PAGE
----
A West Side apartment house that transports you to Renaissance England

So many of the side streets of the Upper West Side are lovely architectural time capsules, with uniform groups of townhouses and majestic apartment buildings reflecting the fashionable styles of the late 19th and early 20th centuries.

But sometimes you come across a building that feels like a design unicorn. Case in point is Red House, on West 85th Street between West End Avenue and Riverside Drive.

This delightful six-story confection of English and French-inspired Gothic details feels more like an Elizabethan manor house, with its white terra cotta, crown cartouche, and red brick—which gave the building its name, according to The Landmarks of New York, Fifth Edition.

Why architects Herbert S. Harde and R. Thomas Short were inspired by Renaissance-era England and France isn’t clear. But Red House is the first upper-class residence the two collaborated on, and it serves as something of an advertisement for their work—which departed from the stately Beaux-Arts style and offered delight and whimsy. “A six-story romantic masterpiece,” the AIA Guide to New York City calls it.

Harde himself lived at Red House with his wife through the 1910s. The building can boast of another notable tenant: a young Dorothy Rothschild—the future Dorothy Parker, states Kevin Fitzpatrick, author of A Journey Into Dorothy Parker’s New York.

“An early example of Harde & Short’s elaborate and luxurious apartment buildings, Red House established many of the recognizable elements which were to become the firm’s calling card,” stated the 1982 Landmarks Preservation Commission report, designating the building a historic landmark.

“The building indicates the acceptance of the apartment building as a desirable housing form, and reflects the impact of this change in the physical development of the Upper West Side.”

After completing Red House in 1904 (above), Harde & Short went on to design the Gothic renaissance-inspired 44 West 77th Street. They’re also the creative geniuses behind 45 East 66th Street as well as Alwyn Court, at Seventh Avenue and 55th Street. All three buildings still grace the cityscape with lots of visual eye candy, such as cathedral-like flourishes and flamboyant detailing.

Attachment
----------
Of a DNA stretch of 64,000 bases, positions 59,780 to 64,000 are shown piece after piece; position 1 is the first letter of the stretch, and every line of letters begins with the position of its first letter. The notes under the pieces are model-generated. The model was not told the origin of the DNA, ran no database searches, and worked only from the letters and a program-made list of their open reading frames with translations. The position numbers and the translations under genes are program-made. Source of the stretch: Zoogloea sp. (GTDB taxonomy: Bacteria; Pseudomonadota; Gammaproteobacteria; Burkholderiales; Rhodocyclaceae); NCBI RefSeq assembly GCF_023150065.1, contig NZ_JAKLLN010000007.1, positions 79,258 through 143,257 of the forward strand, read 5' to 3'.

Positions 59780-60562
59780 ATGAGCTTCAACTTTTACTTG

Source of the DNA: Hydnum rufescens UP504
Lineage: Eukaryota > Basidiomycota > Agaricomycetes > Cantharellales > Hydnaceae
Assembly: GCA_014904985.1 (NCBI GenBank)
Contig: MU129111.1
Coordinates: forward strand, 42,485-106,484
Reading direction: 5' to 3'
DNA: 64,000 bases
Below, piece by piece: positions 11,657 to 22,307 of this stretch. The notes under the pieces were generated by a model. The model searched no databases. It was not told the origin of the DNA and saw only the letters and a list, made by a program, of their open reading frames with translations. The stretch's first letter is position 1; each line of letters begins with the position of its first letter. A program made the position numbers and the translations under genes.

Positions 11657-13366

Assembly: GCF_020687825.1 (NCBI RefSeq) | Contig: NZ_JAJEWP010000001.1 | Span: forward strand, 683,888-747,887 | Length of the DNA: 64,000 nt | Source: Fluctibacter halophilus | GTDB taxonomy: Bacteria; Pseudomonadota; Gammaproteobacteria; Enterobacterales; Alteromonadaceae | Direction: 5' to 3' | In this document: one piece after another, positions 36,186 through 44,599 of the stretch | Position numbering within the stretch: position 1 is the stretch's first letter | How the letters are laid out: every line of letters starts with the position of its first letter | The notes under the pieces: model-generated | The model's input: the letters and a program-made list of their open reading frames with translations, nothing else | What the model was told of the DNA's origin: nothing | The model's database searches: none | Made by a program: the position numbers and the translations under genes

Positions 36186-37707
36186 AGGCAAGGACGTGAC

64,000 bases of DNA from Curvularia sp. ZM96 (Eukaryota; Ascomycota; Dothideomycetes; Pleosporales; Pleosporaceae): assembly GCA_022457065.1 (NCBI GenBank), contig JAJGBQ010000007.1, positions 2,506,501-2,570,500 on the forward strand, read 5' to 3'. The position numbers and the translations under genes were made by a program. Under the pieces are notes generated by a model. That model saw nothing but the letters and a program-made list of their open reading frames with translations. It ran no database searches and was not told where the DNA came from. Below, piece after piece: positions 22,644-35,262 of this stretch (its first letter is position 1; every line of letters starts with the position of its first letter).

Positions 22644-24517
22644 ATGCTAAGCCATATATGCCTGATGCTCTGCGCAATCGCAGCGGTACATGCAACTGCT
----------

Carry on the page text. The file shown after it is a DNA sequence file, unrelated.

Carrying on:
There’s one unusual design feature that both Alwyn Court and Red House share, courtesy of Harde & Short: both buildings have terra cotta salamanders on the facade. The Red House salamander wears a crown.

Why a salamander? It’s the emblem of Francois I, the king of France from 1515 to 1547—another Renaissance-inspired touch.

[Third image: MCNY; X2010.7.1.395]

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16 Responses to “A West Side apartment house that transports you to Renaissance England”

  1. paragod333 Says:

    I thought it was Riverside Drive, not Riverside Ave. It was when I lived on West End and 83rd, many many years ago

    • ephemeralnewyork Says:

      Fixed! Well, it was Riverside Avenue until about 1908, if that makes the typo less of an offense!

      • Andrew ALPERN Says:

        I believe that the change from Riverside Avenue to Riverside Drive was in 1880 when construction on that new boulevard was completed.

  2. Andrew ALPERN Says:

    I have included in my latest book Posh Portals all four Harde & Short buildings you mention here.

  3. Michael Morris Says:

    Very attractive

  4. Michael Morris Says:

    Very attractive

  5. Ron Says:

    West End Avenue, and Riverside Drive.

  6. countrypaul Says:

    Another example of a building that, in most other cities, would be a tourist landmark. In NYC, it’s just “another face in the crowd,” even a somewhat hidden one. It’s also another reason I love this blog. Thank you!

  7. Ann Haddad Says:

    One of my favorites in the nabe!

  8. jms Says:

    Why a salamander? (Why not a duck?) Besides what you wrote, they’ve long been a symbol of rebirth and regeneration.

    Why this was so significant to Harde & Short is yet another question.

    Anyhow, the Red House is certainly another of their extravaganzas.

    • Andrew ALPERN Says:

      The architectural detail of the Red House was derived from the architecture of Francois the first of France, and his symbol was the salamander. That’s why it shows up on this building and also on Alwyn Court. I doubt that the creature had any personal significance to the architects.

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